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PRESS & DAKOTAN SATURDAY, AUGUST 6, 2011 PAGE 8C: YANKTON 150 IT S A Z 2011 August 19 20 21 YS w ww .riv RIVERBOA TD TON A NK Come Celebrate 28th Annual OUT THERE! YA Yankton Riverboat DaysThe Summer Arts Festival & OO August 19 20 21 Come Out & Enjoy... Fireworks Friday Night 150+ Arts & Crafts Booths Parades Over 50 Food Booths 5K Road Race Arm Wrestling Classic Car Show Children s Activities Rodeo Log Carving Kids Pedal Pull Old West Reenactors Sportscard Show Water Fights Tri-State Old Iron Association Exhibit Amphitheater Performances... Dakota District Pipes & Drums, Yankton Children s Theatre, Sheltered Reality, Fiddler Nelson, Mogen s Heroes Bands... Friday Night Main Avenue Warehouse Saturday Night The Dweebs find a complete listing of events at: Medical From Page 7C At that time, there was treatment, but the thing that has evolved along with medication and the treatment plan is we now treat each process differently, Walloch said. There are different signs and symptoms for diseases. Back then, everyone was kind of treated the same. There was treatment, but I think the difference in the disease process wasn t really recognized like it is KELLY HERTZ/P&D now. Lewis and Clark Specialty Hospital completed a $4.5 million diagnosThroughout the 1960s and tic imaging suite in February 2011 and broke ground on a $5 million 1970s, the medical care in Yankmedical office building in July. Hospital staff Marla Neukirch, lead ton continued to evolve as more technologist; Dr. Tom Posch, radiologist; and Michelle Hlavac, radioland more medications and techogy director, are seen here with some of the new equipment in the imnologies were introduced. aging suite. The State Hospital, renamed the Human Services Center in physicians here, their commitlength of stay in the acute pro1974, began to provide less rement to education because they gram has reduced by 500 perstrained care to patients as more cent, Walloch said. were all still involved with the laws were introduced protecting medical school, he said. I knew Amongst Doctors Michael them. who I was going to be practicing McVay, Jay Hubner, Duane ReBefore the 1970s, HSC operwith, I knew this group and I aney and Barry Graham, there is ated in terrible living conditions knew they were all really high a common belief that Yankton is no air conditioning, no priquality and I could have a good lucky to have such a knowledgevacy for patients who lined the practice here and good life. I had able medical community. halls, only sinks in bathrooms grown up in Yankton and knew I This is a very sophisticated but when Medicaid was intromedical community for a commu- would have a good quality of duced, the was forced to meet its nity of its size. There are few life. standards. Dr. Jay Hubner said he becommunities of 13,000 that have I remember big changes in lieves the greatest advancements the capabilities of Yankton. They the mid 70s when the hospital in the medical arena have been have many specialties that a had to meet Medicaid stanin immunizations, sophisticated town this size doesn t have. The dards, Roger Olson, mental technology that is available is not lab tests that have allowed for health aide in the easier and earlier di The physicians in Yankton realized that to Adult Acute Proagnosis, and the gram said. We had provide good care to patients, to allow people amount of medicato move out of tions now available. to stay in the community, you have to step out buildings so they Yankton contincould fix them up. and take on new technology. ues to be blessed Changes really with an enormous kept coming with DR. MICHAEL MCVAY medical community better care, more that provides widerights for patients. spread care with It took a lot to stay when those available in most towns this size, the latest equipment. Joining the conditions were really bad. three major institutions as a Dr. Graham said. There is a hisIn 1981, Yankton s two medical tory in Yankton of having a soleader in healthcare in 2002 was clinics merged to form the Yankthe Lewis and Clark Specialty phisticated medical community. ton Medical Clinic, stationed at its It lingers, which is a good thing Hospital. With a commitment to current location, and Sacred education, the specialty hospital for this town. It s the history of Heart moved into its present has five areas of specialty and Yankton that brings them here. building. The transition for both There has been an expectation; it strives to improve healthcare institutions into better-equipped has been a medical destination of standards with more personal buildings was important as the service. the region for a long time. 1980s saw a huge boom in medi The physicians in Yankton reAs Yankton has been a model cine and technology. alized that to provide good care of medicine in the Midwest, SaThe first CAT scan was to patients, to allow people to cred Heart and HSC have ignited brought into Sacred Heart in stay in the community, you have many changes and have greatly 1982 and better techniques have to step out and take on new techbenefitted the community. decreased patients stays greatly. nology, Dr. McVay said. An The economic benefit of hav Pharmacology, the drugs that ing people employed and supplies other thing to Yankton s credit are available have exploded. Anpurchased is just a great boom in has been their interest in medical tibiotic usage has increased exthe community, Graham said. education. The physicians at the ponentially there are so many Having a sophisticated medical clinic and Sacred Heart have more antibiotics to choose community is a great recruitment been very forward in trying to from, Dr. McVay said. Treattool for other businesses in the train medical students here. ment has progressed so that you community as well. I think they re ability to keep can do more in less time. In Sacred Heart is the leading up with technology has allowed terms of modern surgery, laparo- employer in Yankton, HSC is secthem to stay a medical destinascopic surgeries have changed ond, said Lois Halbur, staff detion for patients in the entire redramatically. Recovery time is velopment coordinator at HSC. gion, Dr. Graham said. Patients much less modern anesthesia When you look at this commuhave become fairly sophisticated has improved so that people can nity and the medical impact, it s as well in recent years and be safely operated on and go very strong and has been for they ve become aware of the dehome that same day. The list can decades. ficiency in technology, they will go on and on with all the After receiving the majority of go somewhere else. It s been the changes. It s breathtaking that all his training at the University of Yankton medical community s that has happened in just a couability to stay current and mainKentucky-Lexington, Dr. Michael ple generations. tain specialties that have allowed McVay said the reason he reNot only did the clinic and turned to Yankton was the physi- them to maintain the level of hospital benefit from the incare they provide. cians dedication to continuing creased medical supply, HSC was education. able to more efficiently treat pa I had a great respect for the tients with mental illnesses. The Human Services Center Has Deep Roots In Yankton Contract with Neighboring States In his 1870 message to the Legislature on Dec. 6, Gov. John A. Burbank urged the providing of adequate care for mentally ill patients. The Legislature responded with a law that authorized the governor to contract with the states of Minnesota, Iowa or Nebraska for the care of the mentally ill from Dakota Territory. A contract was made with Minnesota in 1871 and records show three patients in 1876 and seven in 1877 being cared for at the St. Peter State Hospital, which was the name during that time period. The completion of the railway into Yankton in 1873 gave added impetus to immigration and by 1878 the effect of the gold rush was reflected in the number of Dakota patients at St. Peter Hospital, totaling 22. Governor William A. Howard was advised in June by Minnesota that no more patients could be accepted after July 1 because of crowded conditions at that hospital and all Dakota patients would have to be removed by Oct. 1, 1878. The Governor contacted Iowa hospitals without success, then traveled to Lincoln, Nebraska, and found that institution overcrowded but by completing some unfinished rooms, accommodations were arranged for five patients until the following February. Another contract with Minnesota resulted in an extension until Feb. 1, 1879, for removal of the patients from St. Peter. Establishment of Hospital for Dakota Territory Gov. Howard searched for a building to be used for a hospital in nearby towns of Vermillion, Elk Point and Canton with no success. In Yankton, he found two large wooden buildings. One belonged to the city and the other to the Territory; both built to house German-Russian immigrants. The governor secured the buildings and arranged to have them rebuilt on school lands north of Yankton at the personal expense of $2,286.85. The 13th session of the Dakota Territory Legislature met on Jan. 14, 1879, and in the governor s message he advised the lawmakers of his action and the necessary laws were passed. Early Years During the first six months, there were five employees; and, 31 patients were cared for, five being discharged, fully recovered. The appropriation for the first two years was inadequate and citizens generally did not realize that patients needed much more than food and clothing so future legislatures were inclined to reduce recommended allowances for their care, treatment and support. In 1880, Gov. Howard was reimbursed for his personal contribution. At that time, there were 50 patients causing overcrowding and the hospital was understaffed. The population of Yankton was more than 3,400, a remarkable increase from the less than 50 in 1859. In 1899, a devastating fire took the lives of seventeen female patients. The catastrophe prompted the state Legislature to appropriate much-needed funds to the institution. Laws were enacted requiring fireproof buildings, defining fireproof structures, prescribing smallest area of floor space per patient and describing the minimum per capita amount of air in apartments where patients were kept. The Early 1900s In 1918, the name of the hospital was officially changed from Dakota Hospital for the Insane to the Yankton State Hospital. The patient population in the mid 1920s became more diverse. In the late 1920s and early 1930s, the institution went through, as did the rest of the nation, a difficult period. The situation at Yankton was almost impossible to handle; an increasing rate of admissions combined with a decreasing budget. Ironically, money was somehow found to build a nine-hole golf course at the institution during 1930-1931. Overcrowding was a serious problem in the mid and late 1930s. With the advent of therapeutic treatments, however, incoming patients were released within a few months, thus helping to ease the overcrowding problem. World War II disrupted the flow of progress. The Selective Service Act, then in effect, forced the hiring of youth too young for the draft or people too old for military service. In addition, wages at the institution were poor and with so many men gone to war, hospital employees left to take up better-paying jobs. Changing Attitudes The 1950s brought increased understanding of mental illness and relatives of patients were more willing to accept them, rather than wanting to hide them in Yankton. Medical work at Yankton in the early 1950s became more varied and systematized. Changing attitudes toward the mentally ill contributed greatly to improving conditions at the hospital. Various forms of physical force, such as the use of strait-jackets, were discontinued. The development of antipsychotic medications also brought about a significant reduction in the hospital census. Changing Staff and Facility The 1960s saw a significant enlargement of the medical staff. The staff was also of better quality than at any previous time. The need was also seen at this time for a geriatric department. The intensive treatment program established in the early 1960s showed results as the decade wore on, for the population at the hospital continuously decreased year after year. From 1968-1973, a great deal of activity took place. Construction began on a new dietary building as well as a new recreational facility. In addition, Ordway, Herried, Mellette and Kyle Buildings were renovated. On July 1, 1974, the name of the facility was changed from Yankton State Hospital to the South Dakota Human Services Center. The change was enacted by session of the Legislature to more clearly reflect the services offered. 100 Years Later The year 1979 marked Human Services Center's (HSC) 100th anniversary. The 1980s saw further development in services and programs available to patients. In 19891990 changes took place at HSC following reorganization of the state board which previously coordinated the center s work. In 1988, voters abolished the Board of Charities and Corrections, which was created under the South Dakota Constitution to handle the state s inmates and patients in need of various services. In place of the board, two new cabinet-level departments were created which separated the responsibilities for inmates from those of patients. The Department of Human Services, one of the two newly-created departments became the governing authority for HSC. The Future In 1991, Gov. George S. Mickelson directed a study of the existing HSC campus be conducted. This study found it would be more costly to upgrade existing buildings than construct new ones specifically designed for patient treatment. Gov. Mickelson advanced bills proposing design and construction of a new psychiatric facility which passed by an overwhelming majority of the 1992 Legislature. Dedication and Ground Breaking Ceremonies were held on April 28, 1994. Recognizing the efforts of Gov. Mickelson, the new facility was dedicated George S. Mickelson Center for the Neurosciences. The new facility was completed in the fall of 1996 and was occupied in October of that year. The Human Services Center is a stateof-the-art treatment center providing inpatient psychiatric and chemical dependency treatment services to South Dakota s residents. Stop & See us at our New Location! Screen Printing & Official Riverboat Days Embroidery Apparel Provider Logo Design Bucks & Gazelles Apparel Promotional Products Rhinestones/Rhinestuds Custom Team Uniforms Apparel Sports Equipment & Goods Let us make you look good! 201 Pine Street Yankton, SD 605-260-0920 across from the old Gurney s building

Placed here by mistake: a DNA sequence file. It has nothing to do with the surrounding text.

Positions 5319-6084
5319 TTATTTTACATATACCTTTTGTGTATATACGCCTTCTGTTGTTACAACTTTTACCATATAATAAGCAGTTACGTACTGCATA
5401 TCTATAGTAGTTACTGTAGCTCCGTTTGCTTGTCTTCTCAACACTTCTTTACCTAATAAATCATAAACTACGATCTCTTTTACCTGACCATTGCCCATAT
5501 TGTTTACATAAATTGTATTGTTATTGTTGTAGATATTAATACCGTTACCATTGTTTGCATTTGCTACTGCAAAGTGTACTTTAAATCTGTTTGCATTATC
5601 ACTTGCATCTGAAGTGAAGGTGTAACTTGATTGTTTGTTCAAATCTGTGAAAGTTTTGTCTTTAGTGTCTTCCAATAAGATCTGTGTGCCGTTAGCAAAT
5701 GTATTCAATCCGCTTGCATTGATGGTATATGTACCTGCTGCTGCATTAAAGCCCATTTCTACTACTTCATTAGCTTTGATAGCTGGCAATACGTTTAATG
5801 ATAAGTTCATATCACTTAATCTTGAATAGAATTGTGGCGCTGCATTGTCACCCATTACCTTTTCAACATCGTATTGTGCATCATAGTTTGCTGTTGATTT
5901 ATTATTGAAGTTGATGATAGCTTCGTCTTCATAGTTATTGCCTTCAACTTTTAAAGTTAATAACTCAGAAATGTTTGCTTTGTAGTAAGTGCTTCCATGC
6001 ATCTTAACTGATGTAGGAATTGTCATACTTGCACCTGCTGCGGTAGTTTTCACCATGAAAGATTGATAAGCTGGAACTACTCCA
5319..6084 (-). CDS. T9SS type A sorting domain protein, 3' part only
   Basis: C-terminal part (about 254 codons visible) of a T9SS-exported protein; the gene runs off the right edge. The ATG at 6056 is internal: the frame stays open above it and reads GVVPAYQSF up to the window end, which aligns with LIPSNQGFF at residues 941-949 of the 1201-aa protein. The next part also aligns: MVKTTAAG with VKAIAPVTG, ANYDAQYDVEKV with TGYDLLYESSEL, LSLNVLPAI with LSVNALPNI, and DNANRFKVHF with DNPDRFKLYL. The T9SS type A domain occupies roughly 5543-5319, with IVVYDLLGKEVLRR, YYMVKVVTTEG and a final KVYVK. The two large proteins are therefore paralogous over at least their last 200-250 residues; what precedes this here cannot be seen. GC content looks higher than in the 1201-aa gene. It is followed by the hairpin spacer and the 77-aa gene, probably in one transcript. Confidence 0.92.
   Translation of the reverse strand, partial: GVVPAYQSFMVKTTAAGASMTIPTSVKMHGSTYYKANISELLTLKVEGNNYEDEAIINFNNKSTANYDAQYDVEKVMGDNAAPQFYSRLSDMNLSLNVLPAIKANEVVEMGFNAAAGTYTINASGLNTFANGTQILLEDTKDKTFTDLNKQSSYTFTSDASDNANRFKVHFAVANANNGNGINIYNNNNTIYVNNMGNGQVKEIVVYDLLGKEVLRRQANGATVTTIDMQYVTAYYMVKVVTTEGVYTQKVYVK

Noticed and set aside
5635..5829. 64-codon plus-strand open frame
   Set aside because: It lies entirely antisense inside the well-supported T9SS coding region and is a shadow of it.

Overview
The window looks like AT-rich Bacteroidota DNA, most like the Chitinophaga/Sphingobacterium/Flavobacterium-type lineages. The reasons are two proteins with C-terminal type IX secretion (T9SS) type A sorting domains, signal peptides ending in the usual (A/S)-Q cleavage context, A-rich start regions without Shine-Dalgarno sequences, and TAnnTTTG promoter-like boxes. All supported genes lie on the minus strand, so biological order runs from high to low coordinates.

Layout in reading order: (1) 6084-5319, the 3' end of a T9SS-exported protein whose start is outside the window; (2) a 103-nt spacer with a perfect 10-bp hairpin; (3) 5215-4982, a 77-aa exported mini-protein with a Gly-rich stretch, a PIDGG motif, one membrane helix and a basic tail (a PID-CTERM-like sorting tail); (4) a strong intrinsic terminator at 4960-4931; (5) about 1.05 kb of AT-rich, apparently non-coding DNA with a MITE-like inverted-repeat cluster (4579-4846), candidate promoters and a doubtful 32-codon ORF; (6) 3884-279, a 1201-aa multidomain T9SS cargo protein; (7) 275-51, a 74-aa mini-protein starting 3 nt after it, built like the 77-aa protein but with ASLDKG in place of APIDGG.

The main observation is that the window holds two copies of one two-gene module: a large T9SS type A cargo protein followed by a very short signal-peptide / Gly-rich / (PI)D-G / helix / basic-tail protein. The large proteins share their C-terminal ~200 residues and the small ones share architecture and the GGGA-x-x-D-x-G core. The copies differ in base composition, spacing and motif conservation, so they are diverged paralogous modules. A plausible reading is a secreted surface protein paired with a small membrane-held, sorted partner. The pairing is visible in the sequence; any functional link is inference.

Come Celebrate the 28th Annual
Riverboat Days
Stop and See us at our New Location!
JJ Benji
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Phone: 402-254-6333
Medical continued...
Human Services Center Has Deep Roots in Yankton